Most of the items have already been tried.
So it’s that Article V convention that now is developing.
It’s the constitutional provision that states can call a convention, proposed amendments to the constitution, and Washington has to step out of the way, essentially.
For example, states could add term limits for Congress, a requirement for a balanced federal budget, a ban on courts reviewing certain issues, such as marriage, and more.
Meckler said he expects proposals to be considered in another 38 state legislatures over the coming year, driven by polls that 72 percent of Americans say the “federal government is too big and does too much.”
He described America’s issues as not “personnel problems” but “structural problems.”
That means the rules need to be changed because simply swapping out members of Congress, or a president, or a judge, won’t impact the nation enough.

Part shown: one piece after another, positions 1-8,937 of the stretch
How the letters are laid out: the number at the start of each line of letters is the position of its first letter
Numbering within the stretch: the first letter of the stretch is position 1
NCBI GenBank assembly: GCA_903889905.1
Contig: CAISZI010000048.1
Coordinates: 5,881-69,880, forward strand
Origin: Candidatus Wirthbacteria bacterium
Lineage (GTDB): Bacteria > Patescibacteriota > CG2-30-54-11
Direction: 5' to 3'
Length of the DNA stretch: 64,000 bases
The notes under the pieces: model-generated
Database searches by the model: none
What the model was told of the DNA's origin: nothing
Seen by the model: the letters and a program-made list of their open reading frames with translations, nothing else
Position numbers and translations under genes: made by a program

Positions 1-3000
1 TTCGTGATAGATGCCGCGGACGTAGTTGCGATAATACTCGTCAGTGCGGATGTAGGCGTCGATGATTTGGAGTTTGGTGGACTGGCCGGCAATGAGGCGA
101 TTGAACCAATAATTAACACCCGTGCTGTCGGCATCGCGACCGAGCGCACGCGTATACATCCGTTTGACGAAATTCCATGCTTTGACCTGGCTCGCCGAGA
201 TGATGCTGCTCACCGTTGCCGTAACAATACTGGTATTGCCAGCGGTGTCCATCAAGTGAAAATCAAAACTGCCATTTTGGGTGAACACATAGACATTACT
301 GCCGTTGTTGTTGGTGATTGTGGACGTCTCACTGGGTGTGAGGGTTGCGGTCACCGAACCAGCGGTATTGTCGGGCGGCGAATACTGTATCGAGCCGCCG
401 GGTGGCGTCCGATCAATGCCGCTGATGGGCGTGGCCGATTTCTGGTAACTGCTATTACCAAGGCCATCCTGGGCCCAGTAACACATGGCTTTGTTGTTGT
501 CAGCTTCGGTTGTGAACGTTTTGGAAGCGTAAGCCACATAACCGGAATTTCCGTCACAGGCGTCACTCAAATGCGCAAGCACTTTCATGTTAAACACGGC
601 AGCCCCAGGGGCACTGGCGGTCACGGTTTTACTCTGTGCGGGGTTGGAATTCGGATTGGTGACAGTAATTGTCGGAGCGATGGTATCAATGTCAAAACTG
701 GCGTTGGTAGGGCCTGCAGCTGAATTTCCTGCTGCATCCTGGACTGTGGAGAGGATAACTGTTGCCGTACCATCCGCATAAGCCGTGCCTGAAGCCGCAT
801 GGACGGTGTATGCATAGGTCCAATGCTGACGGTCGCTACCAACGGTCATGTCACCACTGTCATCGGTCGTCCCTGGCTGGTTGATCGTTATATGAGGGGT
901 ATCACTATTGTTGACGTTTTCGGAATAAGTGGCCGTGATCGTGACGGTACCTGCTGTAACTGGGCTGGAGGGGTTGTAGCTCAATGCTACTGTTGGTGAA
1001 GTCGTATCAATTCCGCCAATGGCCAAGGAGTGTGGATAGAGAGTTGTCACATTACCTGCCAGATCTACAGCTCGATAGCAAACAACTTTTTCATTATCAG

It’s surging, he said, because Americans are now in their own “communities,” online and elsewhere, more than they have been since the nation’s founding.
To make a convention go, 34 states need to call for it. Any resulting amendments that are proposed then, would need the support of lawmakers in 38 states.
There are those who warn of a “runaway” convention that could destroy the Constitution, but he said the three-quarters approval requirement defuses that.
For example, any attempt to take away gun rights could be stopped by lawmakers in either state legislative house in the 13 most conservative states.
He said progressives have done well in their campaign of disinformation over the past few decades, scaring people away from what the Constitution provides is the solution to a runaway Washington.
Natelson pointed out the founders’ opinions:
Madison, for example, stated, “The states … have the right, and are in duty bound, to interpose for arresting the progress of the evil, and for maintain within their respective limits, the authorities, rights and liberties appertaining to them.”
Founder John Dickinson said, “The government of each state is, and is to be, sovereign and supreme in all matters that relate to each state only. It is to be subordinate barely in those matters that relate to the whole; and if will be their own faults if the several states suffer the federal sovereignty to interfere in things of their respective jurisdictions.”